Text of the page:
The Rundown: Kimbrel and Keuchel Still Seeking Deals, Cubs Bullpen Dinged Up, MLB Rules Changes, Labor Negotiations Set to Begin

We’ve reached the point of the spring where all the camp stories are pretty played out and everyone is just waiting for the season to start. Unless, of course, you are Craig Kimbrel or Dallas Keuchel. I’d bet each wishes he had a time machine. I’m sure Keuchel would love to go back to the day that he turned down an extension offer of $90 million from the Astros. As for Kimbrel, he’d probably like to go back the the day he declared he was a $100 million closer.

So they sit on the sidelines hoping spring training will slow down a little while the rest of us hope it will speed up. And stop trying to connect Kimbrel to the Cubs. Even if they had the money or the wherewithal to sign him, I don’t think the compensatory draft pick tied to the once-elite closer makes it worth the investment. Facts being facts, Kimbrel is probably worth far more on a one-year deal after the June draft when that loss of draft pick disappears and his salary is pro-rated.

MLB changed a number of its rules yesterday, in case you haven’t heard the news just yet. To summarize:

  • Implementing a single trade deadline of July 31. No waiver deals after that. You can laugh if you’re a younger fan, but at one time the MLB trade deadline was June 15. That changed after the 1986 season.
  • There is going to be an election day for the All-Star Game. That means the top three vote-getters will select the rest of their squads in a player draft.
  • To help attract the game’s biggest stars, there will be $2.5 million in total bonus money for the Home Run Derby, with $1 million of that going to the winner. I wonder who will be in charge of making sure there is no impropriety. I don’t want to embed the video, but here’s the final round in last year’s event, pitting Kyle Schwarber against Bryce Harper.
  • A three-batter minimum for pitchers, which will essentially end the careers for many LOOGYs, set for 2020.
  • Roster expansion to 26 players, which also will not take place until next season.
  • The most important part of the agreement is the provision that MLB and the MLBPA will begin discussing labor issues immediately, far earlier than expected. The current CBA doesn’t expire until December 2021.

There was nothing regarding a pitch clock, nor was there any mention of a universal DH, which is really the only rule they should have changed. Maybe next year.

Cubs News & Notes

Spring Training News & Notes

Sports Illustrated takes a look at some of baseball’s more significant and historic rules changes.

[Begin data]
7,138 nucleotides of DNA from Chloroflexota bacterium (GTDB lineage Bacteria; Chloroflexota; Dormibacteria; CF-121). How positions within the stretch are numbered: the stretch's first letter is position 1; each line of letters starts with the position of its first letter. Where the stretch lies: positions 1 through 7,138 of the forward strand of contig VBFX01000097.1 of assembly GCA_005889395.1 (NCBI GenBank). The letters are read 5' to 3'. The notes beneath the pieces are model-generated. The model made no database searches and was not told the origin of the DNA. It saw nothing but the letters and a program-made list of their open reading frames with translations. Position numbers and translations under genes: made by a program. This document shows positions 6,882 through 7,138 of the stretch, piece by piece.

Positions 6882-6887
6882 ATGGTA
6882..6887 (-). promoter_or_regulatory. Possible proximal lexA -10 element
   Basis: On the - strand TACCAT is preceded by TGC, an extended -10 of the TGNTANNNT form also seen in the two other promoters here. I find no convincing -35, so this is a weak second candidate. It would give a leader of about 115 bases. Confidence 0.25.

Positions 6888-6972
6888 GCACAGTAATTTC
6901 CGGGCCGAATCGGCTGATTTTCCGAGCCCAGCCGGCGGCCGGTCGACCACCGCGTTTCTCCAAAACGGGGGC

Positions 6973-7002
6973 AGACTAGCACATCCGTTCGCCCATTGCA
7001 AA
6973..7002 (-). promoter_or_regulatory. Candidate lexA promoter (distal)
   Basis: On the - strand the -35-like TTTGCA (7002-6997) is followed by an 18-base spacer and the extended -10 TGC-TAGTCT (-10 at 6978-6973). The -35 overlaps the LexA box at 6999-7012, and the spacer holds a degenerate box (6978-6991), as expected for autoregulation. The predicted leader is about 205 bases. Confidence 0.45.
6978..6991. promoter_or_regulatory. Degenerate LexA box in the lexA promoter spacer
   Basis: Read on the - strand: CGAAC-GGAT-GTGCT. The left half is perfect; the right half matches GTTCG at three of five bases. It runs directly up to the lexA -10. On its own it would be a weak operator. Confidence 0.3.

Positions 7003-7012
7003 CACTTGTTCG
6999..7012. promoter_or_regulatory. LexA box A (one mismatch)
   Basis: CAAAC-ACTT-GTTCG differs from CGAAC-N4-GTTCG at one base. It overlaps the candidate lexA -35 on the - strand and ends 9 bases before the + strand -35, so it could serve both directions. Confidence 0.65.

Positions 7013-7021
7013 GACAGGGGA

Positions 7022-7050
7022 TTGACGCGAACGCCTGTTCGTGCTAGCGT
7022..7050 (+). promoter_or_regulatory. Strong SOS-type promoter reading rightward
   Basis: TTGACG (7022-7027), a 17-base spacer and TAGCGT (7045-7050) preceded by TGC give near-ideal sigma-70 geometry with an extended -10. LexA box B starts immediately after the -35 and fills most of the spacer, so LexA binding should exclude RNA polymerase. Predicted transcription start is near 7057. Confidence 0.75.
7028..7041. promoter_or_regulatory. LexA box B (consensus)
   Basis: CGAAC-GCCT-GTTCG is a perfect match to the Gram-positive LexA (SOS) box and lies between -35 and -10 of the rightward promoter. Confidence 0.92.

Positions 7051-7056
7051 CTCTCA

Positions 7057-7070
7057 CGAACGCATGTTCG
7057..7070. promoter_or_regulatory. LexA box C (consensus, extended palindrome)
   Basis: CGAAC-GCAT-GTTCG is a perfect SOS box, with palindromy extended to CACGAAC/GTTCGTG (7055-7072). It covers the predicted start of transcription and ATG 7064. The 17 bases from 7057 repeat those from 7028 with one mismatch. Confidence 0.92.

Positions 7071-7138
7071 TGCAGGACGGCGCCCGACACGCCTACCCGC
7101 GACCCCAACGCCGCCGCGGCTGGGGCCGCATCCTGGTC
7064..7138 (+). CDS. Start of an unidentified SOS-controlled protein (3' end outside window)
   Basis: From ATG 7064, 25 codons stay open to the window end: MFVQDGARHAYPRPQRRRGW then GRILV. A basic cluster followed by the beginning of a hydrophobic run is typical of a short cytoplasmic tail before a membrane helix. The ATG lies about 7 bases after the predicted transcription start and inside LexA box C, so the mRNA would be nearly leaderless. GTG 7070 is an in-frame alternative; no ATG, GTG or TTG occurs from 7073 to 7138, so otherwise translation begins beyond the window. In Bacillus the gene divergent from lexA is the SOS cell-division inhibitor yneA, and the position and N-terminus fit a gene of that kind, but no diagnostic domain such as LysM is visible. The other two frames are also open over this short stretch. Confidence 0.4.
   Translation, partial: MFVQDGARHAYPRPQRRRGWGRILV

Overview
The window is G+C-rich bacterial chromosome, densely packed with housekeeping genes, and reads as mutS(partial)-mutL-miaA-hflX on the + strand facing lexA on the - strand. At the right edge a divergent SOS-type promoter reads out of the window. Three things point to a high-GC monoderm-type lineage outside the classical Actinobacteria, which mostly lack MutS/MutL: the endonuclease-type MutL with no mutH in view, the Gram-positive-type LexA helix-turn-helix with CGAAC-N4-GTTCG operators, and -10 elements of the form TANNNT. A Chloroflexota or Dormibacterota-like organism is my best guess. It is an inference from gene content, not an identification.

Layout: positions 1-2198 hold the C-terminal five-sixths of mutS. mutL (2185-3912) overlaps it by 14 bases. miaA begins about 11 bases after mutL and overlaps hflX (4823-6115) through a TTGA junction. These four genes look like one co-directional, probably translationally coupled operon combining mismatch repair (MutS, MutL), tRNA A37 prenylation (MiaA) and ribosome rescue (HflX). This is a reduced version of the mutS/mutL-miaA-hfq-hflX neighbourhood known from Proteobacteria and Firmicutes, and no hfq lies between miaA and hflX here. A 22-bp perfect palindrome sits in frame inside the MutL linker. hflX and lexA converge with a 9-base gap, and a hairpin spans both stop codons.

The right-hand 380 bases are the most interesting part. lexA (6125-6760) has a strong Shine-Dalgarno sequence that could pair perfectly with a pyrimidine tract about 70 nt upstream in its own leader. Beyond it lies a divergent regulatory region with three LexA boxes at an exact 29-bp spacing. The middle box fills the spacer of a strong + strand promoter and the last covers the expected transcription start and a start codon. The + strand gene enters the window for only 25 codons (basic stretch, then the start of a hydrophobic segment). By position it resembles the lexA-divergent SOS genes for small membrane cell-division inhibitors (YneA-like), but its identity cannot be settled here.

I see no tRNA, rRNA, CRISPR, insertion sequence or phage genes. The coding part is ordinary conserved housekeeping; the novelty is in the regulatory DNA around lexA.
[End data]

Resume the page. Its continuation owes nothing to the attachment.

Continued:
Add the Yankees to the growing number of teams who may employ an “opener” strategy rather than sign a mediocre starter to replace an injured pitcher.

Reggie Jackson believes Harper is baseball’s savior. Not sure a $10 billion industry needs a savior, but okay. The $330 million outfielder proved Jackson right by going 0-for-2 against the Yankees yesterday.

Nathan Eovaldi said the Astros had absolutely no interest in signing him as a free agent this winter.

Ever wonder what the Red Sox saw in David “Big Papi” Ortiz before they signed him in 1997? Based on the team’s scouting report, it’s no wonder the Twins cut him.

Twins starter Jose Berrios said he turned down an extension offer so that he could wait on “a big payday.” That’s a bold strategy these days.

The Cardinals offense has stagnated recently.

If you are interested in Fantasy baseball, the CBS game analyzer played through 10,000 full-season scenarios to give you this year’s sleepers.

Extra Innings

As player union reps begin discussions with owners to work on a new agreement ahead of the 2021 season, players should be fully aware that the baseball wants to end the era of mind-blowing financial deals with its players. Since the start of free agency, baseball has awarded players more for seniority and past performance than they have for future potential.

Players are less-than-generously paid as they work their way up through the ranks, those young guys have been the game’s best players in recent years. That’s how you build a $10 billion industry. If the MLBPA goes into negotiations with the intent to protect its aging veterans, they’ve already lost the war.

Thursday Walk Up Song

Fisherman’s Blues by The Water Boys. That’s some kicking and screaming slide guitar there.

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